Yesterday I was hurled back into the business world, and it was a thrilling experience. My father-in-law’s Rotary Club invited me to talk about blogging and my blog in general. I haven’t practiced law in over a year. When I did, I gave speeches on a regular basis. Having the chance to talk to people who would actually listen without breaking in to say, “Mom, Porter is feeding the dog Trix and that’s the only cereal I like for breakfast” and who’d ask questions I could actually answer, instead of “Why is France part of Europe? How do you say ‘I need a bagel” in Morse code?’ or Can you give me a fouteen dollar bill for these ones?” promised to be fulfilling.
I am facing a disturbing birthday next month, and have been vigorously applying creams and lotions to my body in an attempt to look 35, or even 38. I don’t say this as a plea for gifts or compliments. Instead, it’s that when I say my audience was not exactly of the spring chicken variety, I don’t want you to think that I’m being insulting. All of us (except for a few young guys) were united in our need for reading glasses and our ignorance of the workings of many technical geegaws that younger generations manipulate without difficulty, such as text messages, instant messages, cameras on phones, MySpace, and blogs.
Based on the number of hearing aids I saw, and my instructions to “yell into the microphone,” I predict that a fair number of members still own and use rotary phones and will die having never had the pleasure of experiencing the touch-tone.
Once we established what the Internet was, and that a “blog” can be thought of as a column published on the Internet, we were off and running. We discussed the fact that some bloggers, such as Dooce, make a living from their blogs. They were busily writing down the site address until I spelled it and explained it’s about a woman, her family and her constipation, and has nothing at all to do with online poker.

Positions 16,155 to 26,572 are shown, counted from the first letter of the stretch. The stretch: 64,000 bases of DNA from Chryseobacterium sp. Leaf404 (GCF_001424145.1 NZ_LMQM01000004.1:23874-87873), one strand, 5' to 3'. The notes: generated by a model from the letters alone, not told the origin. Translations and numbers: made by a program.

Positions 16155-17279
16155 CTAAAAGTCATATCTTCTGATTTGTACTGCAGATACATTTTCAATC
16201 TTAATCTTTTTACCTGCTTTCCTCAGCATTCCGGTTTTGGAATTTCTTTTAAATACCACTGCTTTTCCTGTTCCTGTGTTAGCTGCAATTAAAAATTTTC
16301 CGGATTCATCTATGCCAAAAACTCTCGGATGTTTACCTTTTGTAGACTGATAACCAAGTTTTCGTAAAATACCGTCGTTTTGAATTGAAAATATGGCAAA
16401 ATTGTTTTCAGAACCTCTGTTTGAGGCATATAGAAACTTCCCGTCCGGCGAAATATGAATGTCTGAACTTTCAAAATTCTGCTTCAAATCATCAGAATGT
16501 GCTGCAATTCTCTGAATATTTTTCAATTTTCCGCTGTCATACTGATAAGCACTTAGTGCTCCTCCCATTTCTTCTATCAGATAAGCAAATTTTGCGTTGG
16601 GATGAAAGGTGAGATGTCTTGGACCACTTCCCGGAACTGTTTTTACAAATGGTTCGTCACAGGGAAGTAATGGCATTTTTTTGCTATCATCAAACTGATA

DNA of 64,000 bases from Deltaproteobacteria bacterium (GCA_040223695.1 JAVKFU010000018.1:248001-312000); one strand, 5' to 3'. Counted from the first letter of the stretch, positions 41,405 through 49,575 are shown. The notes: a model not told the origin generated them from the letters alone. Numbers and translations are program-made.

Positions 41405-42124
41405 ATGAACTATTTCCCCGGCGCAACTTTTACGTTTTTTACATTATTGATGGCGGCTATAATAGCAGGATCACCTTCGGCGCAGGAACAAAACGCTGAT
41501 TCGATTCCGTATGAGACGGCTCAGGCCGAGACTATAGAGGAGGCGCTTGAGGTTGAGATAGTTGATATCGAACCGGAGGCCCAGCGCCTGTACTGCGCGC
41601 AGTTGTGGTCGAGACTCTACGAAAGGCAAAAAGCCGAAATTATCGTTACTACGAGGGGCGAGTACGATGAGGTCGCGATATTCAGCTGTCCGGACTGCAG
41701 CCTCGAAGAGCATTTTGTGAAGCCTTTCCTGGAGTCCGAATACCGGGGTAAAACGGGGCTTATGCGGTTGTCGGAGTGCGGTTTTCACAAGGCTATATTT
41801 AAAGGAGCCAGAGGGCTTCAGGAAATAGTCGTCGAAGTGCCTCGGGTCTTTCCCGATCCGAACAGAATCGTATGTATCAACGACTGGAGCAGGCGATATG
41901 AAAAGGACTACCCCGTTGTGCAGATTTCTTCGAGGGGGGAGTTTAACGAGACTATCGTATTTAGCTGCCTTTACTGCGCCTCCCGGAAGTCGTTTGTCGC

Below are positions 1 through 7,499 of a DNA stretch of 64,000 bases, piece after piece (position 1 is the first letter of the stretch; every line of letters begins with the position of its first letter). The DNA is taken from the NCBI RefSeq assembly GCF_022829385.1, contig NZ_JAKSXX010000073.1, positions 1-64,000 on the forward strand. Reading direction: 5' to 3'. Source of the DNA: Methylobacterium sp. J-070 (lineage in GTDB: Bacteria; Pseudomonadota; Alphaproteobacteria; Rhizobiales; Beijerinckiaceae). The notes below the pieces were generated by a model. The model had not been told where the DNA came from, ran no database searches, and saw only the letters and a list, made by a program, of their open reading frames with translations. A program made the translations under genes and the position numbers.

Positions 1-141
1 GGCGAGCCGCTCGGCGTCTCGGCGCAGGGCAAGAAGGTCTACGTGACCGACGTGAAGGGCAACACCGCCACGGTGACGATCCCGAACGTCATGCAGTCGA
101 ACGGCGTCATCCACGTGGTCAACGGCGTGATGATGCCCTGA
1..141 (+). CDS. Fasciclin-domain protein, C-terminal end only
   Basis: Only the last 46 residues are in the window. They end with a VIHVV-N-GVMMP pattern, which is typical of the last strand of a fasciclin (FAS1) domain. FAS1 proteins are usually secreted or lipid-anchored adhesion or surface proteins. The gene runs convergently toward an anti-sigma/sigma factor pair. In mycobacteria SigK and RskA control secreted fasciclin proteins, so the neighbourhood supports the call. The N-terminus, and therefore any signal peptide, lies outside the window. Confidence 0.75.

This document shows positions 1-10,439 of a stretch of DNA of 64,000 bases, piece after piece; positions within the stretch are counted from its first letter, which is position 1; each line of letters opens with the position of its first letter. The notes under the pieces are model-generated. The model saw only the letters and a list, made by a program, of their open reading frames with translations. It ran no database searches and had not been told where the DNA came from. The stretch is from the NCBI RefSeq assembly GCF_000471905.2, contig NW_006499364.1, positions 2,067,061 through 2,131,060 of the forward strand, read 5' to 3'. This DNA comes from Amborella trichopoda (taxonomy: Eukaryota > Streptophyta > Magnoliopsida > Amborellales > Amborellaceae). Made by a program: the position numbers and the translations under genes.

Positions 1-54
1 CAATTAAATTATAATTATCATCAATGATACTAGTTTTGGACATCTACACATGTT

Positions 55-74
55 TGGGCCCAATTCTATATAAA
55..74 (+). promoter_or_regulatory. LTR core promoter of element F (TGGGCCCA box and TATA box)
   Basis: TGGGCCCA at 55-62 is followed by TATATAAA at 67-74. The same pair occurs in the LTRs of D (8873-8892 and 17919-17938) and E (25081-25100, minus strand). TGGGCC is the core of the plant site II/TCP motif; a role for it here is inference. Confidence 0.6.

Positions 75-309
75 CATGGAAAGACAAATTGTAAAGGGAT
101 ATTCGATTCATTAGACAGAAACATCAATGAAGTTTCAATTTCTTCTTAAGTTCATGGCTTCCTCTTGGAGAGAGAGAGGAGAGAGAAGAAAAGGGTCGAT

I told them you can make friends with other bloggers, as I have done with MetroDad and BusyMom. I told them there are blogs devoted to sports (sparks of interest from the men in the crowd) and politics, both conservative (continued interest) and liberal (uncomfortable shifting in chairs).
I understand that my father-in-law was extremely nervous about my speech, and was quoted as telling a friend earlier in the day, “I don’t know what the hell she’s going to say.”
Knowing that, being on his home turf and not wanting to piss off a devoted grandfather, I tried to choose my words carefully. I slipped up when I was asked a question about what HTML editor I use. Actually, I’m not sure of the answer to the question, and I digressed into a discussion of the HTML learning curve, my experience with Typepad and its templates, incorporating Flickr, and Technorati tags. I saw faces glaze over at this point, and finished this topic by confiding, truthfully, “You know, Bill doesn’t know a thing about any of this stuff either, and he thinks it’s really sexy when I say things like ‘Honey, I’ve messed up the HTML somewhere’ or ‘what the hell is up with this RSS feed?'”
I had a momentary brain spasm as I remembered my husband’s father was in the audience and might not ever take my boys hunting again as a result of my alluding to the fact that his son and I are physically attracted to each other, so I quickly changed the subject to blogs about SEC football.
The Rotarians asked insightful questions, most of which I could answer, and I concluded by reading the column about The Missing Macho Valentines.
I basked in the applause that ended the talk, as there is a definite scarcity of maternal praise at my house. And then I got back in the minivan, littered with Magic Treehouse books, a couple of Slim-Jim wrappers (Porter saw a twin-pack and insisted on buying it and sharing it with Drew) and other crap.
And I headed home.